πŸ‡¬πŸ‡§ The latest (June) edition of Gibbons Stamp Monthly is particularly interesting with a good deal of text dealing with the 50th anniversary of the issue of the first Machin Head definitives by the British Post Office along with the vexed subject of whether or not the recently issued £5 stamp which commemorates the 65th anniversary of the accession of Queen Elizabeth II should be accorded a place in the main listing of the Stanley Gibbons Catalogue given that it was put on sale at only 27 post offices throughout the entire United Kingdom
  The Catalogue editor has come down firmly on the side of giving the stamp full listing. In his discussion of the subject he puts forward the view that the limited sites of issue is due to the Post Office choosing not to handle the stamps in its various branches rather than to any fault on the part of Royal Mail which produced the stamp, they being two completely separate businesses. 
  The editor also makes the point that the widely held view that a stamp catalogue editor can influence stamp issuing policy is actually false. I'm sure he is right about this if one thinks about his direct influence on issuing. However the editor certainly will influence collectors in their decision making about whether or not to buy a particular stamp. If the editor does not list a certain stamp then collectors are far less likely to feel a pressure put upon them to buy such a stamp and therefore a stamp-issuing authority's profits fall because of reduced sales and they are far less likely to issue such a stamp again. Hence the editor may indeed influence a country's stamp issuing policy indirectly and thus influence the new issue market by a roundabout route.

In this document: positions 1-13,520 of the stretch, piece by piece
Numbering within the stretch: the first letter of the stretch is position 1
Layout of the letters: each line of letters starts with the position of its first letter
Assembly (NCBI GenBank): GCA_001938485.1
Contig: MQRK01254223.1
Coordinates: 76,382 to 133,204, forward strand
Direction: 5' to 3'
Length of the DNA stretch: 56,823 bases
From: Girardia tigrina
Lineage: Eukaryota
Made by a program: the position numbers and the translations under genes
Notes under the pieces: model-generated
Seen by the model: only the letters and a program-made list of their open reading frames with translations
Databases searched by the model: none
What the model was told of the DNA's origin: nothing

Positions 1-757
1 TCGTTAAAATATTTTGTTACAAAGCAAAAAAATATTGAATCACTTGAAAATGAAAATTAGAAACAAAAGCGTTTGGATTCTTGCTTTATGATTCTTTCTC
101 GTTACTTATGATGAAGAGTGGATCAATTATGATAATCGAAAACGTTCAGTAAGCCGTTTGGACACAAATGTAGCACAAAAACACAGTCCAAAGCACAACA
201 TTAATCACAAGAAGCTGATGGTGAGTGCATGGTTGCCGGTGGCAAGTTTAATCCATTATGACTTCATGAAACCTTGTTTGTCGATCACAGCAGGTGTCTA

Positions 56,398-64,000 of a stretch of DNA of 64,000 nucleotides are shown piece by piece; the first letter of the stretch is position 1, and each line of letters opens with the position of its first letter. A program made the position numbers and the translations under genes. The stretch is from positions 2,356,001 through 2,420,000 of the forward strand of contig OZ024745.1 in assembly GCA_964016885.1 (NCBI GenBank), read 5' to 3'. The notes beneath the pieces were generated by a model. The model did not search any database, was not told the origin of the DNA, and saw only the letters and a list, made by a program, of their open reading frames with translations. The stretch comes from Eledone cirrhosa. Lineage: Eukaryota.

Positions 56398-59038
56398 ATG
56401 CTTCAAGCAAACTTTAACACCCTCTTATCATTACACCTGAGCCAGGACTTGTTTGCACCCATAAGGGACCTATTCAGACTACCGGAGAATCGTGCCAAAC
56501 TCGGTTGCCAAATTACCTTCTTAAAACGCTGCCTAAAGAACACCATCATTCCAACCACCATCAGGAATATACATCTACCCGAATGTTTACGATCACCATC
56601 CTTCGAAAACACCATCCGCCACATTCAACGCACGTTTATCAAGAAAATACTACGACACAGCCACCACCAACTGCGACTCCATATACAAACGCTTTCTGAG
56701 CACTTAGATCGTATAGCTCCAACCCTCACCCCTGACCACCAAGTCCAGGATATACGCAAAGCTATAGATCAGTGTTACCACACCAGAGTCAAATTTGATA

At the end of all this, at any rate, the new £5 stamp has been given full catalogue listing though I suspect the reason why this is so is given by the editor's comment, "...bearing in mind that the vast majority of collectors will expect the new £5 to be listed the decision is an easy one. It will be found on the page facing this article".






2 comments:

  1. Re the £5 stamp this has been available from a few more offices than the original 27 (plus Goring which said they had them very early on). The Post Office (not RM) Press Office told me on 29 March:

    "Dear Mr Billings

    Thank you for your email re the Accession Anniversary Stamp.

    As you mention in your article it was agreed with Royal Mail that the Accession Anniversary stamps would be sent to the 27 branches you listed.

    I can see from the comments on your article that some customers wanted to purchase the stamps from other, nearby, branches. I’d like to reassure you and your readers that the over 7500 branches which usually stock special stamps are able to order the Accession Anniversary Stamps to meet customer demand."


    Para 1 contradicts Royal Mail's assertion that the decision was POLtd only - or at least the statement at Stampex that "it is up to PO where they sell the stamps".

    Meanwhile I have used about 20 on Special Delivery and overseas tracked packets to customers, and pairs on some heavy non-stamp eBay sales to Europe. The customers, and maybe the eBay recipients will expect to see their VFU stamps in catalogues!

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    Replies
    1. Dear Ian,
      Thank you for your comment and the interesting information about the availability of the naw £5 stamp. It seems that the fuss about whether or not it should be cdatalogued was a storm in a teacup. Until I read the Gibbons Magazine article it had not occurred to me that the stamp would not be catalogued though I remember the early report in your Blog which indicated that the stamp would not be sold at any Post Office in the West Midlands and at only one or two in the East Midlands.

      As a grateful recipient of one of the covers you mention with the new £5 stamp cancelled on it (containing some excellent stamps I'd bought off you) I must agree that it seems completely unreasonable not to give the stamp full catalogue status.

      Best wishes.